The SARS-CoV-2 pandemic poses an unprecedented public health crisis. Accumulating evidences suggest that SARS-CoV-2 infection causes dysregulation of immune system. However, the unique signature of early immune responses remains elusive. We characterized the transcriptome of rhesus macaques and mice infected with SARS-CoV-2. Alarmin S100A8 was robustly induced by SARS-CoV-2 in animal models as well as in COVID-19 patients. Paquinimod, a specific inhibitor of S100A8/A9, could reduce inflammatory response and rescue the pneumonia with substantial reduction of viral titers in SASR-CoV-2 infected animals. Remarkably, Paquinimod treatment resulted in 100% survival of mice in a lethal model of mouse coronavirus (MHV) infection. A novel group of neutrophils that contributed to the uncontrolled inflammation and onset of COVID-19 were dramatically induced by coronavirus infections. Paquinimod treatment could reduce these neutrophils and regain antiviral responses, unveiling key roles of S100A8/A9 and noncanonical neutrophils in the pathogenesis of COVID-19, highlighting new opportunities for therapeutic intervention.Funding: This work was supported by the National Natural Science Foundation of China (31570891;31872736), the National Key Research and Development Program of China (2016YFA0500302;2020YFA0707800), the National Key Research and Development Program (2020YFA0707500) and the Strategic Priority Research Program (XDB29010000). Xiangxi Wang was supported by Ten Thousand Talent Program and the NSFS Innovative Research Group (81921005). We thank National Mega projects of China for Major Infectious Diseases (2017ZX10304402), CAMS initiative for Innovative Medicine of China (2016-12M-2-006) and The National Natural Science Foundation of China (82041008) for the support on the animal model study. Conflict of Interest: The authors have no conflicts of interest to declare.Ethical Approval: All experiments with live SARS-CoV-2 viruses were carried out in the enhanced biosafety level 3 (P3+) facilities in the Institute of Laboratory Animal Science, Chinese Academy of Medical Sciences (CAMS) approved by the National Health Commission of the People’s Republic of China. All animals care and use were in accordance with the Guide for the Care and Use of Laboratory Animals of the Chinese Association for Laboratory Animal Science. All procedures of animal handling were approved by the Animal Care Committee of Peking University Health Science Center.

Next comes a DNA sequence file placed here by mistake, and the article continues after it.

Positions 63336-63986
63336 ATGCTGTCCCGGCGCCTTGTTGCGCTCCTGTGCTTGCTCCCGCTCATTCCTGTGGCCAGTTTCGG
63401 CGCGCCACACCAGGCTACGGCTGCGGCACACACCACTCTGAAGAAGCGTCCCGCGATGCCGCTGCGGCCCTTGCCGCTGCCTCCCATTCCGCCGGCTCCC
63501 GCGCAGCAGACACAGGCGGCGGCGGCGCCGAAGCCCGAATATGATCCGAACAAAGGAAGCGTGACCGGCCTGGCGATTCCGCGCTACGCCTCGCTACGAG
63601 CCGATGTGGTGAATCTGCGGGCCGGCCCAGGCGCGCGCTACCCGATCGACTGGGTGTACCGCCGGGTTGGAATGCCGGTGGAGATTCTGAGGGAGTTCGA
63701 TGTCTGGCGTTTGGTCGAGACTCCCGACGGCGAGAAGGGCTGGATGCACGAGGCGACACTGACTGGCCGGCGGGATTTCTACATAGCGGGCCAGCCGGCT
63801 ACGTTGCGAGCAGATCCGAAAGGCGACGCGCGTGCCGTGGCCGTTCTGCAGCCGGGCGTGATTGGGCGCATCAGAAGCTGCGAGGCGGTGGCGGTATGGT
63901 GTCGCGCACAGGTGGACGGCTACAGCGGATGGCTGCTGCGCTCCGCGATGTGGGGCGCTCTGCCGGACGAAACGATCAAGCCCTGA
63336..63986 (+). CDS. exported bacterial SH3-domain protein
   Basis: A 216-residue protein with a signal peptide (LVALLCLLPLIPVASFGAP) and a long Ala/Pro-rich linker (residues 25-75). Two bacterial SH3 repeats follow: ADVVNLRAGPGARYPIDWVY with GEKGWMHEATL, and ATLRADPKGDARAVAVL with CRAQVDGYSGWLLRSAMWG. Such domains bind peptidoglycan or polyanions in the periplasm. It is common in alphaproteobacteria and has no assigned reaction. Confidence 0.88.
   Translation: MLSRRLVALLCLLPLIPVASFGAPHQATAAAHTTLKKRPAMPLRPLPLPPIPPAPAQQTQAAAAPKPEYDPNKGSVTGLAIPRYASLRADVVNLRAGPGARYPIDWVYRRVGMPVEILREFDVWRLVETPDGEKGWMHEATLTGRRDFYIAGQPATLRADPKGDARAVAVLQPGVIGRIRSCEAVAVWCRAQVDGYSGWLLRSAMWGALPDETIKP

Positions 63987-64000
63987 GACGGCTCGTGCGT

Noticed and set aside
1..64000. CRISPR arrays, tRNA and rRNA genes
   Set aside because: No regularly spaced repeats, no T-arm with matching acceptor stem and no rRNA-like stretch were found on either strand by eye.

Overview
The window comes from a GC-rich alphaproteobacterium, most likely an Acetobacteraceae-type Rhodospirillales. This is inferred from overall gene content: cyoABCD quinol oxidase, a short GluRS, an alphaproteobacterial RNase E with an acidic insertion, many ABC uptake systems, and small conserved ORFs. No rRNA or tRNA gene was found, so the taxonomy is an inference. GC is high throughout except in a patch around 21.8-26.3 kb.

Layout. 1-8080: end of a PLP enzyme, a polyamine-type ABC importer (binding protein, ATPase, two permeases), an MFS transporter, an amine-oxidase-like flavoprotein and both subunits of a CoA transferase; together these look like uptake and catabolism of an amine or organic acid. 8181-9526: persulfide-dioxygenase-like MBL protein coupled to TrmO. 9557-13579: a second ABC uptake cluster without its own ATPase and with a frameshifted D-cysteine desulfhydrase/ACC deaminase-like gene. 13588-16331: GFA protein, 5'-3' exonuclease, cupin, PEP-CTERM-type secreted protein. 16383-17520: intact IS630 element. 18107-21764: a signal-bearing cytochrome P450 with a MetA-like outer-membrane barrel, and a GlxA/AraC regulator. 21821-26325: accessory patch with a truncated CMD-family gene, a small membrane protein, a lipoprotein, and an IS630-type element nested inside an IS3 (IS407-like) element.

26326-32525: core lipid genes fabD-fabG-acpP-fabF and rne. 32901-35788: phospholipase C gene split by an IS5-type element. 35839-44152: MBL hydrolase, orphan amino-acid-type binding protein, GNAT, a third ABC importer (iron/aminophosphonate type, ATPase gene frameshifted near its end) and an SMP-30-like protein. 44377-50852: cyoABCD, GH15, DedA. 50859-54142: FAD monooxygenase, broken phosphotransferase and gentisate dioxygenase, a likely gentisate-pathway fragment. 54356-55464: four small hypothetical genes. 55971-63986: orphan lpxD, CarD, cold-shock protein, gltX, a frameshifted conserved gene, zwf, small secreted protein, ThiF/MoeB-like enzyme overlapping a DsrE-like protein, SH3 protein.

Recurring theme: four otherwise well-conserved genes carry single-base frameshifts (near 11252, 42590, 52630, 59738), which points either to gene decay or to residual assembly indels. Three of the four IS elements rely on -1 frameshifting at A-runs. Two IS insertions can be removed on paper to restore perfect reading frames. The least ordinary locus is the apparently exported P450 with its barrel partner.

12.